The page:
It’s up to the Afghan people
As a patriot, servicemember and U.S. taxpayer, I have to voice my opinion on our plans for Afghanistan ("In Afghanistan, knowing it’s time to stop," Opinion, George Will, Sept. 2).
I strongly agree with Will’s position that the United States needs to know when it’s time to stop. We have already lost too many lives and invested billions in trying to "solve" centuries-old problems that are rooted in tribal rivalries, culture and politics. Military engagement, regardless of troop levels, even with adequate civilian resources (our tax money), will not solve Afghanistan’s problems.
As a caring human being, I sympathize with and pray for the innocent villager who is subject to the Taliban’s harsh rule, but where in the Constitution does it say we will protect and defend the world? The reason our Founding Fathers’ vision for attainment of "certain unalienable Rights, that among these are Life, Liberty and the pursuit of Happiness" was successful under seemingly insurmountable odds is that the people were willing to sacrifice and fight for their own freedom and country.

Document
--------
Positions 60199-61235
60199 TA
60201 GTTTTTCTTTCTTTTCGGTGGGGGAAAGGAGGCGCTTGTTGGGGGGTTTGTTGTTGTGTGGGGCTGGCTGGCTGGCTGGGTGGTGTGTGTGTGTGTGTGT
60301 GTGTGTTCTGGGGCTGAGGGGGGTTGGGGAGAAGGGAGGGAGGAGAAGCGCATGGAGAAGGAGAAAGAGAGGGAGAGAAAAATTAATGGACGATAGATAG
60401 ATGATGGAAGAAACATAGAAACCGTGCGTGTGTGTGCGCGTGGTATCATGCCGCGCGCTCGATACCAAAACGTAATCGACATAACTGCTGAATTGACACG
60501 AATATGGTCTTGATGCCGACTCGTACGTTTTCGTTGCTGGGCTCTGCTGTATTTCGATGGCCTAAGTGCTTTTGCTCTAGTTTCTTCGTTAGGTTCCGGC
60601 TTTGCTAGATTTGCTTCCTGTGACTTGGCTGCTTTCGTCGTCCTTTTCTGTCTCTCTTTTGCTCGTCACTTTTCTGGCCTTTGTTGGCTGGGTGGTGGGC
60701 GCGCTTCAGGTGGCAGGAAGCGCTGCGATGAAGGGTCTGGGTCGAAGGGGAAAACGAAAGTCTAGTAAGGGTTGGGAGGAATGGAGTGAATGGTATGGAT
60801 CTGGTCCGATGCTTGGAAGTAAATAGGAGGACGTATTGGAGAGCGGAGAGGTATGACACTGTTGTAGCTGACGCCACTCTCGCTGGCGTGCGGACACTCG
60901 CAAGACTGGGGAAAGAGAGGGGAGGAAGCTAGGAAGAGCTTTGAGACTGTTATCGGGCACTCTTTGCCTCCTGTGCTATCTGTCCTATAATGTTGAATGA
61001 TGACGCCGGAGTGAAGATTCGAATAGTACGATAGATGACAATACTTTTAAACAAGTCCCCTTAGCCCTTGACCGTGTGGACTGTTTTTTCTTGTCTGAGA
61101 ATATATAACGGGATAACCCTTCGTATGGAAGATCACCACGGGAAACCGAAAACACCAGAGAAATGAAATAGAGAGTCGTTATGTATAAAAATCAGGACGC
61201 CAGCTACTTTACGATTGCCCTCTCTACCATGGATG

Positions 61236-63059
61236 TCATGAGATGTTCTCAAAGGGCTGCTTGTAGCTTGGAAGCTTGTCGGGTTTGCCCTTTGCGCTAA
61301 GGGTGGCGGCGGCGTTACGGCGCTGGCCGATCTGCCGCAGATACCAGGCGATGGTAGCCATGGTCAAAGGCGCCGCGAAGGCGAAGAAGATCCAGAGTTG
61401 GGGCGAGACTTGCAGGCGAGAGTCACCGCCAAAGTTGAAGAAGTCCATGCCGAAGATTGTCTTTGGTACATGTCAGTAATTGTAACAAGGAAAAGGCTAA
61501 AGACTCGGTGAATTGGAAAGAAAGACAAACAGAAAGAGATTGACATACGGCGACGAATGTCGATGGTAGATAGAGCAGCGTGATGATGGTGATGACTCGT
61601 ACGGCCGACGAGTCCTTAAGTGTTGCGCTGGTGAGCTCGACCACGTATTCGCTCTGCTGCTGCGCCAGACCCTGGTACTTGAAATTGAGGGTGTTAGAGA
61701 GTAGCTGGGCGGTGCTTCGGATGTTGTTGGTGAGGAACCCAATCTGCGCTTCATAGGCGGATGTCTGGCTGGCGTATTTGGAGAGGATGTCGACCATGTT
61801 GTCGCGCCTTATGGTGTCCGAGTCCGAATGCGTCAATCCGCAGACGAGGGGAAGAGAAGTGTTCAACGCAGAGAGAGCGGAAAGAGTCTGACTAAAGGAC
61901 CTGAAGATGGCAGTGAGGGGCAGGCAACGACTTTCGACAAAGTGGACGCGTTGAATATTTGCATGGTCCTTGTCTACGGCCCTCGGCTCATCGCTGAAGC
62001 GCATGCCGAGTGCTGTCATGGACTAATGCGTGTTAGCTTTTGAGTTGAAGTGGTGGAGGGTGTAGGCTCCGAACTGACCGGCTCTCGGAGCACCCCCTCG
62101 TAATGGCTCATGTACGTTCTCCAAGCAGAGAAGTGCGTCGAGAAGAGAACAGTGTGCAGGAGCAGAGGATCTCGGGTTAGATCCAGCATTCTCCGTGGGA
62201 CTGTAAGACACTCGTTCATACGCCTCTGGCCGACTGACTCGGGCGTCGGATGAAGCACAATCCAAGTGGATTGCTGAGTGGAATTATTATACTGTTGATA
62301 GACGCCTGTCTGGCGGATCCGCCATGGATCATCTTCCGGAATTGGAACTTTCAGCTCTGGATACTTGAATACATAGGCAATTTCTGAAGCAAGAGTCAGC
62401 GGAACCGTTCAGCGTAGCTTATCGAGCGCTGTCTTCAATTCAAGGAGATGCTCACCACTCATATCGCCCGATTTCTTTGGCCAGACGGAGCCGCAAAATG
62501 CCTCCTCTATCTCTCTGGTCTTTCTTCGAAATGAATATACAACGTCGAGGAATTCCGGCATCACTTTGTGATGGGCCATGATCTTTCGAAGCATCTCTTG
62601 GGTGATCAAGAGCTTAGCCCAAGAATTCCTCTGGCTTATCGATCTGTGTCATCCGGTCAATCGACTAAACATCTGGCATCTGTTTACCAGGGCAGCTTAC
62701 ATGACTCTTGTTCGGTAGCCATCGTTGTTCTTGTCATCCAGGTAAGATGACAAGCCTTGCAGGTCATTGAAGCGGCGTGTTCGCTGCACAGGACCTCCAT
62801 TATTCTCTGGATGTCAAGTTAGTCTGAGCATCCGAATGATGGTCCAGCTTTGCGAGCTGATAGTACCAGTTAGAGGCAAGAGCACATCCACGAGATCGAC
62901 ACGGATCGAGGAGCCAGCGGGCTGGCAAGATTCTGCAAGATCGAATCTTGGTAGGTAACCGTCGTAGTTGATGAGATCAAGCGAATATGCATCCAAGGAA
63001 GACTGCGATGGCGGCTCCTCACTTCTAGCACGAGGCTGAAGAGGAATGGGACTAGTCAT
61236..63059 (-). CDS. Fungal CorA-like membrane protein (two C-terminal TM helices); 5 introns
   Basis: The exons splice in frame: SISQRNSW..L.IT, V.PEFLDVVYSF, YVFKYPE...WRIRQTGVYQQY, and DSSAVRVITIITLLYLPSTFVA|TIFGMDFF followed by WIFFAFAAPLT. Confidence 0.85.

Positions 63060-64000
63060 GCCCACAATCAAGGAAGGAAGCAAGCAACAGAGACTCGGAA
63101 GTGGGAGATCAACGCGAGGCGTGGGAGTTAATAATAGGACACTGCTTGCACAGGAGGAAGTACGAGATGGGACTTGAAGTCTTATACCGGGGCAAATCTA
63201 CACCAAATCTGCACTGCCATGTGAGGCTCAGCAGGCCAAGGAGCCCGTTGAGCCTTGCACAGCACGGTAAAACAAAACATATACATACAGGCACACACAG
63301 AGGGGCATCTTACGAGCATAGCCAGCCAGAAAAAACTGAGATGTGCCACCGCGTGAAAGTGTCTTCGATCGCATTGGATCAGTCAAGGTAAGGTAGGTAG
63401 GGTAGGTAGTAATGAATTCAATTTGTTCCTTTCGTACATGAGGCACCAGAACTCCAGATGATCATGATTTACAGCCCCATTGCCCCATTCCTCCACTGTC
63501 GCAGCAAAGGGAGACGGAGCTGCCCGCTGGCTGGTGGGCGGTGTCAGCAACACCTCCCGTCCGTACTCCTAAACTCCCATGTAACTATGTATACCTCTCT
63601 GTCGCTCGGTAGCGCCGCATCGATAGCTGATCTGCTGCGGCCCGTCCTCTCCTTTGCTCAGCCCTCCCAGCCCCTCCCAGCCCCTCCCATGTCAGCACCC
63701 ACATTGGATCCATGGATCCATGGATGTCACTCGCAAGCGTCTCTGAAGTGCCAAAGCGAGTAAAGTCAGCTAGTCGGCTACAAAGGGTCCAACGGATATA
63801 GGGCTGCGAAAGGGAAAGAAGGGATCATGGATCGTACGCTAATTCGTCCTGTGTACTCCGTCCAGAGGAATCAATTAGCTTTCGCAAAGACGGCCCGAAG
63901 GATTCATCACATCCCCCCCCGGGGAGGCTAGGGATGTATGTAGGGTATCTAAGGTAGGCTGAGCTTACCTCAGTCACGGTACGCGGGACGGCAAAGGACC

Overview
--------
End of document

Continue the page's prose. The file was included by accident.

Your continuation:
The Afghan people must take their destiny in their own hands and fight for a just government that meets their needs and fits with their culture. Certainly, we have an obligation to assist and support that vision, as France did with our fledgling country, but this has to be driven by the Afghan people to succeed.
Regarding our homeland safety and security, if we spent just 10 percent of what we have spent over the past eight years on the Iraq/Afghan wars securing our borders and using surgical strikes on terrorist training camps, would we be safer? It makes you wonder.
Maj. Greg ErtelCamp Arifjan, Kuwait